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Offer Advice For Young Ranchers And Win Beef Bucks

Sometimes I have to pinch myself to make sure my life isn’t a dream. I feel so fortunate to have a writing career that allows me to work remotely from the ranch, where my husband Tyler and I raise cattle with my folks. Technology has enabled me to have a job that helps with the cash flow, while allowing me to enjoy the rural lifestyle. Being in the cattle business, having family just a jog down the road and being able to support myself — it’s my dream come true. Sure, it has its ups and downs, but I feel blessed just the same. As it turns out, an increasing number of young people are finding their way home, as well.

In a recent Farm Press Blog post, Ron Smith wrote a piece entitled, “Back To The Farm For Young Professionals.”

An excerpt from Smith’s blog reads, “More young people, those in their 20s and 30s, are abandoning careers with large companies where they feel stifled, and heading back to the farm. Some are going back; others are taking up the plow for the first time and are taking advantage of programs in ag colleges that train people how to farm. The advantages would be obvious to anyone who ever lived and worked on a farm. Farmers, to a certain degree, can be their own bosses—set their own time schedules, decide what crops or livestock to produce, determine acreages to allot for vegetables, fruit trees or livestock.

“They set up their own marketing programs. They can sell to local markets, set up their own sales facility, develop a pick-your-own enterprise or sell at local farmers’ markets. They also might opt to sell to larger companies that ship across country or export. A lot depends on location, enterprise size and capital. They also know that living in the country can be a lot less hectic than making a stressful commute every morning and every evening through bumper-to-bumper traffic.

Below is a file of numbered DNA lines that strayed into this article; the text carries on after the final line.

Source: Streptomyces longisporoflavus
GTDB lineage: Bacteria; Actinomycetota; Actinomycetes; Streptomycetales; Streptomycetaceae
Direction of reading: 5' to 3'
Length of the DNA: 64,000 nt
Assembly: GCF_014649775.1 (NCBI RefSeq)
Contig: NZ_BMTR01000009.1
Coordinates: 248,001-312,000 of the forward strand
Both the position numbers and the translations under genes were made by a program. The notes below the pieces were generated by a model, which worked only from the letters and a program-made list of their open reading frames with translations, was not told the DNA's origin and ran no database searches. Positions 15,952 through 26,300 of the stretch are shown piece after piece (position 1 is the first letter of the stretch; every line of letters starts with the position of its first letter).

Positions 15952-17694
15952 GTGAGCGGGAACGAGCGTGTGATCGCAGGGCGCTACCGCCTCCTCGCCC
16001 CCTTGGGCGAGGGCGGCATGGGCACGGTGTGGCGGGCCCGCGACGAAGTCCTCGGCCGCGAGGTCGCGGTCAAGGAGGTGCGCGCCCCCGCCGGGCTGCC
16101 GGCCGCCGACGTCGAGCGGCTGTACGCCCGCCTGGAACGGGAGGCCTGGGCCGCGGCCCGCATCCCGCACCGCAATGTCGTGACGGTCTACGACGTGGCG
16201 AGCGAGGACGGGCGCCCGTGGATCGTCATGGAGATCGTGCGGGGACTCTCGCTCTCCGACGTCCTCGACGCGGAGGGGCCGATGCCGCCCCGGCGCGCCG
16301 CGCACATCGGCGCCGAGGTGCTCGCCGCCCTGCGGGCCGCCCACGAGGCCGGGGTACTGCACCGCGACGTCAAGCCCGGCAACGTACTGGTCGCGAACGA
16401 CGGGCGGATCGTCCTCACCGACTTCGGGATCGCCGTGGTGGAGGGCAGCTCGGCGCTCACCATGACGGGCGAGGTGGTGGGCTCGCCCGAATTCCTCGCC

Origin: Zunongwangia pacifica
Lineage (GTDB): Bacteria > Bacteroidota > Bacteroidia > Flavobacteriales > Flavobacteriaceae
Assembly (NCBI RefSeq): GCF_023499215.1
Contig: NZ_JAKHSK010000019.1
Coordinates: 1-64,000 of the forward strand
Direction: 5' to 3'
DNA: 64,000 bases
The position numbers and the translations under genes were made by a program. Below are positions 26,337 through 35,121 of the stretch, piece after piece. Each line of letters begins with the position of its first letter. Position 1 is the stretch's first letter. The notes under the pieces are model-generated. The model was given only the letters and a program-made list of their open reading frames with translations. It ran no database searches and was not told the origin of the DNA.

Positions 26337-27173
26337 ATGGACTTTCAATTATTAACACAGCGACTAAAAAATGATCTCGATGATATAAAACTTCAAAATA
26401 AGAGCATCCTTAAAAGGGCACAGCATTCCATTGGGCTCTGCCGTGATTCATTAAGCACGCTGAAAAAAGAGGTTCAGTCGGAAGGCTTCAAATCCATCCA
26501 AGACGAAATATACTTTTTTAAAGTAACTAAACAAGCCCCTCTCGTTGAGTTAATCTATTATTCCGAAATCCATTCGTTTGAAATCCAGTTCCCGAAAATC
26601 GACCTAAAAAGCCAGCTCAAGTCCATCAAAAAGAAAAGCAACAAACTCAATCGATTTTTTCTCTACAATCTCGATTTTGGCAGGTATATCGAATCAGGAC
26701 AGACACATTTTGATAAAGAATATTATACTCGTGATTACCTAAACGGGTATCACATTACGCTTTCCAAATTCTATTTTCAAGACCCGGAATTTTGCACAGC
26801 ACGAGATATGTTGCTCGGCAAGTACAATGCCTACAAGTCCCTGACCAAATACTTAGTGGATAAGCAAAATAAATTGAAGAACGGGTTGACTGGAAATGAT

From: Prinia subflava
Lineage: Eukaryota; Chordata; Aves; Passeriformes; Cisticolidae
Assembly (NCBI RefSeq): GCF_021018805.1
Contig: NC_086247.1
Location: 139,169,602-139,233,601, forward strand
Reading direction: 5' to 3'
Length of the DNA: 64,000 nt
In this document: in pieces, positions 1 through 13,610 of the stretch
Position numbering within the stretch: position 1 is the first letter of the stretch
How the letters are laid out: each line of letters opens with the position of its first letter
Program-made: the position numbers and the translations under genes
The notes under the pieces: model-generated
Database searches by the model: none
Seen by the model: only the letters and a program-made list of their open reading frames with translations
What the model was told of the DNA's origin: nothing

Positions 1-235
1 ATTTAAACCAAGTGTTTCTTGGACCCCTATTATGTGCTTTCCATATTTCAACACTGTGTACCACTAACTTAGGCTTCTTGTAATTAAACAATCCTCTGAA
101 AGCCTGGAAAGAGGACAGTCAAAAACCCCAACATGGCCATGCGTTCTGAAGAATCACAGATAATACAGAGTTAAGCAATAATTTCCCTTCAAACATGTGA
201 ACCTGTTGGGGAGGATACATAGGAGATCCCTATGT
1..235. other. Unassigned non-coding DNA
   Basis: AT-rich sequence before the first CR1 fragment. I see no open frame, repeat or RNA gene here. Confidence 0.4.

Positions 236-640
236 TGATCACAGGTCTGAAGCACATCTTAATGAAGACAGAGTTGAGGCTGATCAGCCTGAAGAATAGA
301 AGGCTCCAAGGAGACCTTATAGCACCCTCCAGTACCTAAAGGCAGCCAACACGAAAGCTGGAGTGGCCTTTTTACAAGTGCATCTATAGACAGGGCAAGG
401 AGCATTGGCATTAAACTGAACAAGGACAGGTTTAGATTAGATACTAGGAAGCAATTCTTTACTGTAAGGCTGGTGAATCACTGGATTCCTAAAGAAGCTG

“A lot of these agri-entrepreneurs are returning home, going back to farms and ranches they left after earning college degrees and trying out careers away from the farm. In some cases, those professions simply didn’t offer them the kind of lifestyles they had hoped for. For others, the failing economy may have made agriculture look a lot brighter. Projections indicate that U.S. farmers had a good year, for the most part, in 2011. Too much rain in some places, and way too little in others, created hardships for many. And new farmers must be aware of those hardships.

“Anyone who goes back to the farm or takes up farming for the first time, regardless of the size of the operation, must be aware that agriculture is not stress-free. Farmers face challenges other industries don’t consider. A hailstorm late in the season can destroy a year’s work. A late-spring freeze can kill newly emerged plants, fruit-tree blossoms or newborn livestock. Prices go down; production costs rise; consumer preferences change. The work is hard and the outcome is often uncertain. Start-up costs can be extremely high, especially in areas close to cities, where the demand for local produce will be the greatest.”

Yet, despite these challenges, Smith says that young people are eager and willing to try their hands in production agriculture. This is good news for the future of agriculture, a relief to the aging population of ranchers and, finally, a reassuring outlook for global food security.

I feel like I can’t ask this question enough, but today, I’m seeking advice for young people returning home. In this profession, we can always learn and grow. What are the pros and cons of ranch life? How have you overcome obstacles over the years? What do you wish you had known then that you know now? Offer some advice and be entered in one final giveaway for 2011. I will be giving away $100 VISA Beef Bucks, courtesy of the South Dakota Cattlemen’s Auxiliary, to one lucky reader who answers today’s question. The winner will be announced tomorrow,

What’s your best advice for young farmers and ranchers?

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